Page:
Kelly et al. (2013) exposed mice for 16 weeks to sodium tungstate via the drinking water. Mice receiving 15, 200, or 1000 mg/L (oral doses estimated to be in the order of 50 and 250 mg/kg-day) had a significantly greater percentage of cells in the late pro-/large pre-B developmental stages. Tungstate did not alter erythrocyte and platelet counts, or hemoglobin and hematocrit levels, and neither caused liver toxicity as assessed by peripheral blood alanine aminotransferase (AST) and aspartate aminotransferase (ALT) enzyme levels. An increase in DNA damage in both whole marrow and isolated B cells at the lower tungsten concentration (15 mg/L), but not at the highest concentration (1000 mg/L), was also noted.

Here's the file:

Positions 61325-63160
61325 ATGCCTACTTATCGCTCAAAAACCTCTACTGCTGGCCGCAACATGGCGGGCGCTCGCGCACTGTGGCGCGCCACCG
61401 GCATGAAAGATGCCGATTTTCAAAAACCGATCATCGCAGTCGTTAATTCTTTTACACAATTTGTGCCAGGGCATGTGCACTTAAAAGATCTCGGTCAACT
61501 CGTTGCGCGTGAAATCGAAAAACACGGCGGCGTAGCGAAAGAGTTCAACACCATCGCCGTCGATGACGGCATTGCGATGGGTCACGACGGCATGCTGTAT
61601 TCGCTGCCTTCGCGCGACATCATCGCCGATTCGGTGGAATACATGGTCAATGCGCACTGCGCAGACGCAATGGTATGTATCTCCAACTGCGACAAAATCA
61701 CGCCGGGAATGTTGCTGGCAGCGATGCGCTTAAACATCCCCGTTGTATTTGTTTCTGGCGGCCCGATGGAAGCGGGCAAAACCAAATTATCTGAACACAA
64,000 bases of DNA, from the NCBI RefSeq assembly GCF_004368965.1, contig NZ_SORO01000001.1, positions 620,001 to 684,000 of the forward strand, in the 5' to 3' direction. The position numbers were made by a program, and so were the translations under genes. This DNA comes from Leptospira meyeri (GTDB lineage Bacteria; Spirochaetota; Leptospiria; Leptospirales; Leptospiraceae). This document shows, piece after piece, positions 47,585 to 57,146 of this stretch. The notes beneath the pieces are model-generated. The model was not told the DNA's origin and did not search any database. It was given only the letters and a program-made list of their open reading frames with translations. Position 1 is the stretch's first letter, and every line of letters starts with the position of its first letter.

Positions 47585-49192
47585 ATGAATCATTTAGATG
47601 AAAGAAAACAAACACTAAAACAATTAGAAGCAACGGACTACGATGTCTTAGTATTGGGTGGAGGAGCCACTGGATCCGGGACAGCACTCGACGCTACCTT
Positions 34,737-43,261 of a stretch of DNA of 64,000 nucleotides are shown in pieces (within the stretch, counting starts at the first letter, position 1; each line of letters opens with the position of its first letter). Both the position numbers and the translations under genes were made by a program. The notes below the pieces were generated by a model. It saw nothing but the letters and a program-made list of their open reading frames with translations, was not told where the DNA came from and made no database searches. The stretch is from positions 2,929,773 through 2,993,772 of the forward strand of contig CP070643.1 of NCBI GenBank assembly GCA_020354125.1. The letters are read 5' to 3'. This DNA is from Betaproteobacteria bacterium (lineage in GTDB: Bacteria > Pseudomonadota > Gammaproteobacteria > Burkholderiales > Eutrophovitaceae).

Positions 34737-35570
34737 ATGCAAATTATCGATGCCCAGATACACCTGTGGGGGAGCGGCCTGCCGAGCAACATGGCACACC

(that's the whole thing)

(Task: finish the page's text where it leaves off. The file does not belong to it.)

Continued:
A US National Toxicology Program dose range finding report (US NTP, 2012) summarizes a mice immunotoxicity 28-day study to establish the potential effects on the immune system of female mice receiving sodium tungstate via drinking water at 125, 250, 500, 1000, and 2000 mg/L (estimated doses ranged from 30 to 500 mg/kg-day). Over the 28-day exposure period, sodium tungstate did not alter body weight, body weight gain, or the weights of the major organs of the immune system, the thymus and spleen. Total splenocyte number and both absolute values and percent values of spleen cell phenotypes were unaffected by sodium tungstate exposure (NTP, 2012). No effects were observed on T-dependent antibody responses, as evaluated using the antibody-forming cell response, the sheep red blood cell enzyme-linked immunosorbent assay (ELISA), and the keyhole limpet hemocyanin ELISA, suggesting that humoral (antibody) immunity is not adversely affected by sodium tungstate exposure (US NTP, 2012). The mixed leukocyte response and the cytotoxic T-lymphocyte responses presented some significant differences, but they were not dose responsive. Furthermore, no effects were observed on thein vivodelayed-type hypersensitivity response toCandida albicansor in the anti-CD3-mediated proliferation assay, suggesting that sodium tungstate does not affect cell-mediated immunity (US NTP, 2012).